January 16, 2013
CONTACT: Terri McCoy, (406) 444-2807
McCulloch Opposes Measure That Would Deny Montana Residents Their Right to Vote; Says Proposed Photo ID Requirements Would Be Strictest in the Country
HELENA, MT – Secretary of State and Chief Elections Officer Linda McCulloch urged the Montana Legislature on Wednesday to oppose a measure that would limit the legal right for Montana residents to register and vote in an election. McCulloch says HB108 imposes irrational photo ID requirements that go above and beyond the requirements of the federal Help America Vote Act, which was signed by President Bush in 2002.
“This bill proposes the most extreme photo ID requirements in the country,” McCulloch testified in the House State Administration Committee. “Montana is a fiercely independent state, and it is rare to see a measure that increases burdens beyond those that have been imposed by the federal government. This Legislature should not waste taxpayer dollars debating changes to a law that works.”
McCulloch said requiring Montanans to go to a licensing branch to obtain a Montana-specific photo ID card before participating in elections places an undue burden on qualified resident voters.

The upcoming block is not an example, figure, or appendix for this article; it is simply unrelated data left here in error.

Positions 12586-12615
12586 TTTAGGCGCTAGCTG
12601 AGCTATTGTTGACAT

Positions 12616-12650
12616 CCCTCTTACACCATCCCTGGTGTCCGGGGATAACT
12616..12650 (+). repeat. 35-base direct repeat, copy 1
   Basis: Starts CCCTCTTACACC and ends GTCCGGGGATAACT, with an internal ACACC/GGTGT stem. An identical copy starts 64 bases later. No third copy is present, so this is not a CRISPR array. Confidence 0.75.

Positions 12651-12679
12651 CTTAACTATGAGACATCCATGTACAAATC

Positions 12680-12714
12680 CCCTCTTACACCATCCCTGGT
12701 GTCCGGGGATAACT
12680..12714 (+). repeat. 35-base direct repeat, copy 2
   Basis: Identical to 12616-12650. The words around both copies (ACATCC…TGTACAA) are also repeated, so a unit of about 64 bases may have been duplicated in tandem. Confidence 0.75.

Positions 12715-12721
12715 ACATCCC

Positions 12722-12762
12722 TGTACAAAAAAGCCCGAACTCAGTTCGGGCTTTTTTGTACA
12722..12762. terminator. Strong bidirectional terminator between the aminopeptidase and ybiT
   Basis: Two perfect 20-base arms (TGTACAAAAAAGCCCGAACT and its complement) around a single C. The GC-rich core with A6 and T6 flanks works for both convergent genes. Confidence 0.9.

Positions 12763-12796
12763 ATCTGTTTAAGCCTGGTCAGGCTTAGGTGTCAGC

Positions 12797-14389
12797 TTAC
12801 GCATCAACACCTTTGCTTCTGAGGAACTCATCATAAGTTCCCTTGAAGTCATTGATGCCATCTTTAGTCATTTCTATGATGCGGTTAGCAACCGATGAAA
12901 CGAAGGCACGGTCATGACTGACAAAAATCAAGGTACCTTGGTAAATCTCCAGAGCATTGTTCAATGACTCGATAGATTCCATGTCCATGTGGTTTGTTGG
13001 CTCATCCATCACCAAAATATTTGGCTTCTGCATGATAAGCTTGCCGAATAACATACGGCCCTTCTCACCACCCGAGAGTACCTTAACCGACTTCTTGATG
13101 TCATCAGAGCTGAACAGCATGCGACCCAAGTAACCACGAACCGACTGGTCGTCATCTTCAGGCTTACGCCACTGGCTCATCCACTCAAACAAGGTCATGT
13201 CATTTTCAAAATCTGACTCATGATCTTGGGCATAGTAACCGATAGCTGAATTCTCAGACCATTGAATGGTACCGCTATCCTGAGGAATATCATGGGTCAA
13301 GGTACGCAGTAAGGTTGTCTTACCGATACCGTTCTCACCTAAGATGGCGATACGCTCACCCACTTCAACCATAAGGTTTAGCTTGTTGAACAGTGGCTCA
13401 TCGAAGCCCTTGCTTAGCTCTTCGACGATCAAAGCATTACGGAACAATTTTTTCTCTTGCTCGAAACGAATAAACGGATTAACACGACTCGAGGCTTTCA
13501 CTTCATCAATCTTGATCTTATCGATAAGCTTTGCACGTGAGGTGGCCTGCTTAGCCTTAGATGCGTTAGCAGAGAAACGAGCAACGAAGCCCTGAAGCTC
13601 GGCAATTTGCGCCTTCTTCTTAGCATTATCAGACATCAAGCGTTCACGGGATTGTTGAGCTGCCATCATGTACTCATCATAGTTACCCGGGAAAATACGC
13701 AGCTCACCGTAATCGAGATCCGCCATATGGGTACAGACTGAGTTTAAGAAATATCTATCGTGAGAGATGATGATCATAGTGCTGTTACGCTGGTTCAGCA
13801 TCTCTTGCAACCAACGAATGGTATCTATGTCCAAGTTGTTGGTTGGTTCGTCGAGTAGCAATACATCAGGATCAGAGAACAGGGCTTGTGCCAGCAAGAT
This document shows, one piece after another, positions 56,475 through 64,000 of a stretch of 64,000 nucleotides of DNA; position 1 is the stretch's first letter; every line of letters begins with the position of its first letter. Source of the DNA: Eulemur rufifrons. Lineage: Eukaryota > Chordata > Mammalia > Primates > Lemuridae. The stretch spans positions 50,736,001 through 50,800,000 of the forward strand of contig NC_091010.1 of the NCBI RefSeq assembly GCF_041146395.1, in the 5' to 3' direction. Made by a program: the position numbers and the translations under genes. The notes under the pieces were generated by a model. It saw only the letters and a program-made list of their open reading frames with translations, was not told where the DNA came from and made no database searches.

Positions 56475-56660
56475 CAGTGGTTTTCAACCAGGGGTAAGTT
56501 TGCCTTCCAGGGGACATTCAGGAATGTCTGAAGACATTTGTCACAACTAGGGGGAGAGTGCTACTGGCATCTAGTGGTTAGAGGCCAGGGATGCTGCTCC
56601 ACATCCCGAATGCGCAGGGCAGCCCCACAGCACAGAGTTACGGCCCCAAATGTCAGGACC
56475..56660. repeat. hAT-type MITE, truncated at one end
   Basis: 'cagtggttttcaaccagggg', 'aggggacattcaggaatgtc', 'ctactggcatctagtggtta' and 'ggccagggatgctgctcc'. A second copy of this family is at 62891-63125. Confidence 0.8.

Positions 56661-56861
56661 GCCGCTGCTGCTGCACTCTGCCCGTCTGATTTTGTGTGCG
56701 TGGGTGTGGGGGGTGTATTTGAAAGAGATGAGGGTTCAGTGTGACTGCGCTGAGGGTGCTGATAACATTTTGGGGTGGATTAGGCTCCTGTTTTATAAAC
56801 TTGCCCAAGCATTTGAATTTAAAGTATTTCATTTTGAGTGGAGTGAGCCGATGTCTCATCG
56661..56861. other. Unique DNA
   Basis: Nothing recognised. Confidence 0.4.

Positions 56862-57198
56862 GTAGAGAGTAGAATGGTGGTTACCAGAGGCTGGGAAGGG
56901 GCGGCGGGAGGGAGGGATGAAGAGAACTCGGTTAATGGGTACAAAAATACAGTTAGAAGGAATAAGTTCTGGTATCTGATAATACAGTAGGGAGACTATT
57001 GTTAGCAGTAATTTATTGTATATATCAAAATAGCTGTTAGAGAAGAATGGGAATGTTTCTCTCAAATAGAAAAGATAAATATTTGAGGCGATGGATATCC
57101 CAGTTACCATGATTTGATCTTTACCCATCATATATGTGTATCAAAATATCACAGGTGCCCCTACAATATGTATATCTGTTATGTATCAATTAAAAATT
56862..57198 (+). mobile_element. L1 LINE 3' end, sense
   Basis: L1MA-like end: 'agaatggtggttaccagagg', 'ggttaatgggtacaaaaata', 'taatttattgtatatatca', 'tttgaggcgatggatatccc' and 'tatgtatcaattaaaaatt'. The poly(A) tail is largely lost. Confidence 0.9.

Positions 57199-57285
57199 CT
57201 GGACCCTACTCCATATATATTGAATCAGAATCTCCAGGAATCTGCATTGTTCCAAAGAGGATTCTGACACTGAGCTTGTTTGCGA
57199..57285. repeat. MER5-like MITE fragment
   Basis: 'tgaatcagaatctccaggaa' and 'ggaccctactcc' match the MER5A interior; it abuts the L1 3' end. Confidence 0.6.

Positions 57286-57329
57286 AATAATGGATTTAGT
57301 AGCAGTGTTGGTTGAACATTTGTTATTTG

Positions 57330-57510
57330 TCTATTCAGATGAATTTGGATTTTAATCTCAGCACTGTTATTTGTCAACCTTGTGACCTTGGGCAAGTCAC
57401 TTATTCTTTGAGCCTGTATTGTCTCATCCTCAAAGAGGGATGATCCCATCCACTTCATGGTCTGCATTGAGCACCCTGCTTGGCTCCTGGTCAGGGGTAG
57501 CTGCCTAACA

“Not every eligible voter has a Montana-specific photo ID, nor are they able to afford transportation or the documents needed to obtain the ID,” Secretary McCulloch said. “This bill backs Montanans into a corner, and could ultimately deny them their right to vote.”
McCulloch urged the Legislature to consider the lengthy and expensive legal challenges brought before states that have passed strict photo ID laws. She said the measure’s 60-day residency requirement is unconstitutional according to the U.S. Supreme Court, and that Montana can learn from recent litigation that the measure shouldn’t be taken at face-value.
“In order to uphold the fundamental right for every eligible person to cast a ballot in an election, Montana would likely have to provide additional ID services, extensive voter outreach, and implement other costly changes,” McCulloch said. “When you add the expense of defending the state in legal challenges – all you’re left with is an extremely expensive proposal that would deny eligible Montanans their right to vote by making them jump through unnecessary hurdles before casting a ballot.”
McCulloch urged the committee to acknowledge that unfounded and vague allegations of voter fraud provide no defense for HB108, or other measures that would suppress the will of the people of the state of Montana by disenfranchising voters. She said there is no evidence to suggest Montana’s elections are anything but honest, fair, accurate, and secure.